The ICANN board and its Governmental Advisory Committee have yet to reach agreement on how to protect trademarks in new top-level domains, following their Friday teleconference.
The two parties are still stuck on at least four trademark protect issues, according to sources familiar with the talks, and the GAC is due to provide updated written advice to ICANN tomorrow.
Two of the areas still outstanding were previously marked “1A” in ICANN documents, meaning ICANN’s board believed the GAC’s concerns had already been resolved.
Details of the proposed Trademark Clearinghouse database and the related Trademark Claims service are still the subject of debate.
Trademark Claims provides an alert to a trademark holder if somebody tries to register their trademark in a new gTLD. The would-be registrant also gets a warning that they may be infringing rights.
As the Applicant Guidebook stands today, new gTLD managers will have to operate the service for the first 60 days of general availability, but the IP lobby and the GAC believe it should be permanent.
The sticking point for ICANN, as I understand it, is that there’s already a commercial market for brand protection services that have some overlap with Trademark Claims.
Several companies, such as MarkMonitor, CSC and Melbourne IT, offer services that alert customers when somebody appears to infringe their brand in a domain name.
If Trademark Claims ever made it into com and other gTLDs, it could effectively monopolize the brand watch services market. The Clearinghouse(s) will be ICANN contractors, after all.
Remember what happened when VeriSign announced its Wait List Service, which promised to effectively take over the existing domain back-order services market? It wasn’t pleasant.
Proof of Use
ICANN has already dropped its requirement for “substantive review”, but it still requires trademark holders to provide “proof of use” before they can add their marks to the Clearinghouse.
Without proof of use, companies will not be able to file Uniform Rapid Suspension complaints or defensively register their brands during new gTLD Sunrise periods.
The IP lobby and the GAC want this requirement scrapped. Any trademark of national effect should be enforceable using these rights protections mechanisms, they say.
One of the justifications is that some trademarks are obtained before the owner actually launches the product or service they pertain to.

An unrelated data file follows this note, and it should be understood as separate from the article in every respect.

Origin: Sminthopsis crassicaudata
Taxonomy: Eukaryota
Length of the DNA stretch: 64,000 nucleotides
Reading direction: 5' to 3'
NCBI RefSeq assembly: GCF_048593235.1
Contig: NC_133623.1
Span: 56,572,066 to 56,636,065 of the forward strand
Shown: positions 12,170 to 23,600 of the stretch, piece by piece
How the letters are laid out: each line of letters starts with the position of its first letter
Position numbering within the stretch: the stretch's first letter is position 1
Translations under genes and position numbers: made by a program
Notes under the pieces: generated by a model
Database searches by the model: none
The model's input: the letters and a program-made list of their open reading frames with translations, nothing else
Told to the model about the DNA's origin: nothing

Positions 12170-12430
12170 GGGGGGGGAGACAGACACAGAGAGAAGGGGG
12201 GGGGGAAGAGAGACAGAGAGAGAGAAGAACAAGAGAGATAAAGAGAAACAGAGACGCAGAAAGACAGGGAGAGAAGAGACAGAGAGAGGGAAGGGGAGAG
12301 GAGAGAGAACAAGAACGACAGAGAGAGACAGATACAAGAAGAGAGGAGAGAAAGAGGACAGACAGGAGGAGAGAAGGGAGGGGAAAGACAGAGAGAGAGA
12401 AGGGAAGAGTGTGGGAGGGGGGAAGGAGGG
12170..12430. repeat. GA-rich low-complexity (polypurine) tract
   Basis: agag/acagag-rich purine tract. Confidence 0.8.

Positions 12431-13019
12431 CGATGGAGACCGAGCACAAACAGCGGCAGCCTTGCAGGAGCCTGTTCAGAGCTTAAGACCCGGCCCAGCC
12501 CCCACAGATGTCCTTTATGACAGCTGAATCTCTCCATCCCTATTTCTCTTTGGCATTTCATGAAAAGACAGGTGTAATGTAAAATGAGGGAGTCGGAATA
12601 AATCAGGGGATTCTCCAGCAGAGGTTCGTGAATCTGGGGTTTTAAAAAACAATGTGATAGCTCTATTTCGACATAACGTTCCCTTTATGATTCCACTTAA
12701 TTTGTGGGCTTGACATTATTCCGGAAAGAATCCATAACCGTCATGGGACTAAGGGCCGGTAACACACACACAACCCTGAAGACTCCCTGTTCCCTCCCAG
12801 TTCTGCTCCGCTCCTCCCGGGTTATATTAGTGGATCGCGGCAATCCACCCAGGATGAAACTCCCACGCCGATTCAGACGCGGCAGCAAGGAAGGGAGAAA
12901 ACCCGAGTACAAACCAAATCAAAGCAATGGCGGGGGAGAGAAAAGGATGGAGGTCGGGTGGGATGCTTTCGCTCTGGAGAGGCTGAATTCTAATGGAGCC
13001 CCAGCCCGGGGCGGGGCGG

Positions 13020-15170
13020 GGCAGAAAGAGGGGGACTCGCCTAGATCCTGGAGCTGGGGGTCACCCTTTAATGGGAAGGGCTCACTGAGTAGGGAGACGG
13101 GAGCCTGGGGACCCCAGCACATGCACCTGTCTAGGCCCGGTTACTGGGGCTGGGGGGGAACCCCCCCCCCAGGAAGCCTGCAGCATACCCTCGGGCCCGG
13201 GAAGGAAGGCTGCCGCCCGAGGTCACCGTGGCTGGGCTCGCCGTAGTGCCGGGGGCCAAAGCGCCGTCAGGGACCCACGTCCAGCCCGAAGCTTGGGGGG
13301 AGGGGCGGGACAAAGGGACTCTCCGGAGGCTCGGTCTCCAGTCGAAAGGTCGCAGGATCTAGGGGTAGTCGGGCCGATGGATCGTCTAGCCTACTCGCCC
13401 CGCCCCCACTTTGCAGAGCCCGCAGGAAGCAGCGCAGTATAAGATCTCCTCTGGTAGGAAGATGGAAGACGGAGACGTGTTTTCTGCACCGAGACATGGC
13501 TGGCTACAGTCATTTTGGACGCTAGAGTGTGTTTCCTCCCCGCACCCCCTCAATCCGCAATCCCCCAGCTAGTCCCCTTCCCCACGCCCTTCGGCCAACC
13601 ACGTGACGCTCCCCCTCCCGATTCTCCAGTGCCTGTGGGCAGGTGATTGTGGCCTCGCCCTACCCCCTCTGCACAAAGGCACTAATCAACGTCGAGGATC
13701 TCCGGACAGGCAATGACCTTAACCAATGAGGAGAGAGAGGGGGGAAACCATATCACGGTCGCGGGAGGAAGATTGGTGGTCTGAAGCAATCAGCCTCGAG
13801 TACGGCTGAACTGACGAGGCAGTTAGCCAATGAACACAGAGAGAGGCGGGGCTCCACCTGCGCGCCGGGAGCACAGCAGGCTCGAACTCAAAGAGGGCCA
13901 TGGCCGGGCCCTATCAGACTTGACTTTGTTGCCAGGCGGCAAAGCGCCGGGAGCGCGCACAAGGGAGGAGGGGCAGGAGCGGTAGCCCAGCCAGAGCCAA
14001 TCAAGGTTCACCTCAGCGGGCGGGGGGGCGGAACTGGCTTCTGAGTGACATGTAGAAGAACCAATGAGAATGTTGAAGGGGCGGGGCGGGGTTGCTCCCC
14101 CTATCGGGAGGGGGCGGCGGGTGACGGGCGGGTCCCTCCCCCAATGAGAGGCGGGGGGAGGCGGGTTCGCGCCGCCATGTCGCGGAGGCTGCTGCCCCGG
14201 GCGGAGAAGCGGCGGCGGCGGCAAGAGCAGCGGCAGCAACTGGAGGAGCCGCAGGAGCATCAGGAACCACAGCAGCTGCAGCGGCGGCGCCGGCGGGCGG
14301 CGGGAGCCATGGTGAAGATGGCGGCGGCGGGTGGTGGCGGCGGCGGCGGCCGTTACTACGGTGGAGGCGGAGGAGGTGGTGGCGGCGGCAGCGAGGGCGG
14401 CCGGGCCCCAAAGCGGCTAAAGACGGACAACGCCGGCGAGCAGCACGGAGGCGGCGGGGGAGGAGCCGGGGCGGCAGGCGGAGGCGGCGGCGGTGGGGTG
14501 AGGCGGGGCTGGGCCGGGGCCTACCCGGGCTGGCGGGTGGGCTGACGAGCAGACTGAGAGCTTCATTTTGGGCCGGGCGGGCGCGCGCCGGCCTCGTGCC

If ICANN were to make these changes, there’s a good chance that bulk-registering bogus trademarks in loose jurisdictions may become an effective strategy for gaming the second level in new TLDs.
This has happened before, such as in .eu, and that wasn’t pleasant either.
The current draft of the Applicant Guidebook only allows exact trademark matches into the Trademark Claims and Sunrise mechanisms.
But the the IP crowd (and, again, the GAC) thinks non-exact matches should be allowed in. In the .com space, the majority of cybersquatting nowadays is of course either a brand+keyword or a typo.
Millions are being needlessly spent on UDRP complaints over typos and brand+keyword domains, and the trademark lobby don’t want to risk having to spend even more.
But there could be implementation problems. Both types of variant could throw up lots of false positives during the Claims service, for example, creating conflicts where there aren’t any.
An automated system designed to scare off typosquatters could catch the generic domain goggles.tld as an infringement of Google’s trademark, to use an obvious example.
If brand+keyword Sunrise claims were allowed, holders of trademarks in generic terms could find themselves with a lucrative payday.
Any company that has a trademark on words such as “free”, “live”, “sexy” or anything that could act as a cool prefix, could have a field day during a Sunrise period.
Uniform Rapid Suspension
I understand a sticking point here continues to be the burden of proof required to make a URS case stick.
It’s currently “clear and convincing evidence”, but the IP lobby and the GAC want it reduced to “preponderance of evidence”, a lower burden.
To non-lawyers, the difference may seem trivial. Both standards are used in civil cases in many countries, but one’s a bit strong than the other.
“Preponderance of evidence” basically means “more likely true than not”, whereas “clear and convincing”… well, it’s a bit stronger than that.
The choice of burdens will have repercussions for years to come. Registrants in new gTLDs will know what they’re getting into, but if URS ever makes it into .com…
The Road to Singapore
It’s less than a month before ICANN’s next major meeting, and only a week until it plans to publish the next version of the Applicant Guidebook.
The ICANN board is due to meet face-to-face (and presumably in public) with the GAC on the first day of the meeting, June 19, but it seems that talks will be ongoing behind the scenes until then.
A great deal of progress has been made, but with complex issues still apparently unsettled (and there are more unresolved issues unrelated to trademarks) it’s little wonder that some are now wondering whether ICANN is as confident as it once was that June 20 is Guidebook Approval Day.